# Prove that $\lim_{x \to \infty} \frac{a}{x^n} = 0$

Prove using the $\delta-\epsilon$ definition of the limit that for positive integer $n$ and constant $a$, $\displaystyle \lim_{x \to \infty} \frac{a}{x^n} = 0$

Attempt

We have to show that $$\forall \epsilon, \exists M > 0 \quad x > M \quad \implies \quad \left|\frac{1}{x^n}\right| < \epsilon.$$

How does I show this?

• What are your thoughts on this? What have you tried? Mar 8 '16 at 23:39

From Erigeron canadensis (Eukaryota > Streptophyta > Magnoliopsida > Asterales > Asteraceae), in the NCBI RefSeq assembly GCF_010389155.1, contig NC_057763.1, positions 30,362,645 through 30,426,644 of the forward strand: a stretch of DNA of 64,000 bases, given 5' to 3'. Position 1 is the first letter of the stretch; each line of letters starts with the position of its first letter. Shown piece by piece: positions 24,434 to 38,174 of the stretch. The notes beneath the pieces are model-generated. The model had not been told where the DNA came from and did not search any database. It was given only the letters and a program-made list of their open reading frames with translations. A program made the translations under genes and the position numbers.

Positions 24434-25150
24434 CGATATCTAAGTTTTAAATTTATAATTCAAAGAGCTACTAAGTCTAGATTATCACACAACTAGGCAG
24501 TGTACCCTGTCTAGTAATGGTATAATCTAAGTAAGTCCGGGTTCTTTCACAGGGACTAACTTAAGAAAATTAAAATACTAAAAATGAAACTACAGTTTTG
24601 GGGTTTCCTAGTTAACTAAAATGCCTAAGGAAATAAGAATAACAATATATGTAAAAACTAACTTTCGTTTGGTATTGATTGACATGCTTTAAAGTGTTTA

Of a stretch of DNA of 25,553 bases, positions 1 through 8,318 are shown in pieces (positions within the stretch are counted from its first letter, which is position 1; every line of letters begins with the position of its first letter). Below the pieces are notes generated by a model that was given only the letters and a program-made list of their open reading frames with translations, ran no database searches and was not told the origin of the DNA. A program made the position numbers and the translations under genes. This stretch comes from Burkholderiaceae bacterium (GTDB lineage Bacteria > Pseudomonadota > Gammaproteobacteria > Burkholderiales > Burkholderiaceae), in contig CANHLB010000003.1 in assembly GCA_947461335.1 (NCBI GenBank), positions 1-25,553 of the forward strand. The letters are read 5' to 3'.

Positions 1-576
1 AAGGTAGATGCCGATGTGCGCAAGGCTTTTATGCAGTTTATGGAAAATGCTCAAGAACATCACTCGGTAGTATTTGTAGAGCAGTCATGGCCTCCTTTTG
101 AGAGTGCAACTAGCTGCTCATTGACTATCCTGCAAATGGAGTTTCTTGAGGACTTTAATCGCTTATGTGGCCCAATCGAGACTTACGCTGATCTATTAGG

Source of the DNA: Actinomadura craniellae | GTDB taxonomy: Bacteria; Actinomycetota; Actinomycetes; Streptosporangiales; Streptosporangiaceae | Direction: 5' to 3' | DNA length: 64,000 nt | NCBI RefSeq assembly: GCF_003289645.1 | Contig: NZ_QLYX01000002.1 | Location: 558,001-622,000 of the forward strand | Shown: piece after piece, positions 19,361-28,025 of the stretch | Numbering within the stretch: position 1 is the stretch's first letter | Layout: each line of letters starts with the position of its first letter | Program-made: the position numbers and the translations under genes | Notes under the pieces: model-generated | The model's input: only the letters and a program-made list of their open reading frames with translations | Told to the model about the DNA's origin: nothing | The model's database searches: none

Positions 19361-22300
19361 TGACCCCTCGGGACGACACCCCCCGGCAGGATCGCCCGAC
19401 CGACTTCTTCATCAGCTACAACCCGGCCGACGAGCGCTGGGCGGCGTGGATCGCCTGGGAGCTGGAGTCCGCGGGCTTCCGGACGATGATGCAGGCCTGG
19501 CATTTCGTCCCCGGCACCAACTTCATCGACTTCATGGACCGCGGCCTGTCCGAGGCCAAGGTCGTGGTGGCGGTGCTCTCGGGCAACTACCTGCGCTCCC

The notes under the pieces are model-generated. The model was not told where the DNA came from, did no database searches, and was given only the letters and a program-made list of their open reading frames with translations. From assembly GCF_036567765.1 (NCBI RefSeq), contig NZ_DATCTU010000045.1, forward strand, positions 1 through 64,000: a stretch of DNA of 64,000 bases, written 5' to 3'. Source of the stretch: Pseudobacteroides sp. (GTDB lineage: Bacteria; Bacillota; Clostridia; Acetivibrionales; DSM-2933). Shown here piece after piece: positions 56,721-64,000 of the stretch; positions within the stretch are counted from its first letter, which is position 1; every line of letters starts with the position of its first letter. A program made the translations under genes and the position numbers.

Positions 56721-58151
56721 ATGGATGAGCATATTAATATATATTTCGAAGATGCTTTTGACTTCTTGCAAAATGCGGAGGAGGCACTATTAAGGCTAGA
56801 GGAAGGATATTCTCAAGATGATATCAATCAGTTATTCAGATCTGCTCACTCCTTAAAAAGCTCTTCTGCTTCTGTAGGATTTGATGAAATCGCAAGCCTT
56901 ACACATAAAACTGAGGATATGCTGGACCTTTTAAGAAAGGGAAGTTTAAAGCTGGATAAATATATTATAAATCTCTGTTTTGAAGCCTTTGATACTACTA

• I am not used to finding $M$s. We can try $|x^n| > \dfrac{1}{\epsilon}$ and so $|x| > \dfrac{1}{\epsilon^{1/n}}$ so let $M = \dfrac{1}{\epsilon^{1/n}}$? Mar 8 '16 at 23:43

Hint Assuming $x$ positive:
$$\left|\dfrac{a}{x^n}\right|<\epsilon \iff \left|\dfrac{a}{\epsilon}\right|<x^n \iff \sqrt[n]{\dfrac{|a|}{\epsilon}}<x.$$ What should be $M?$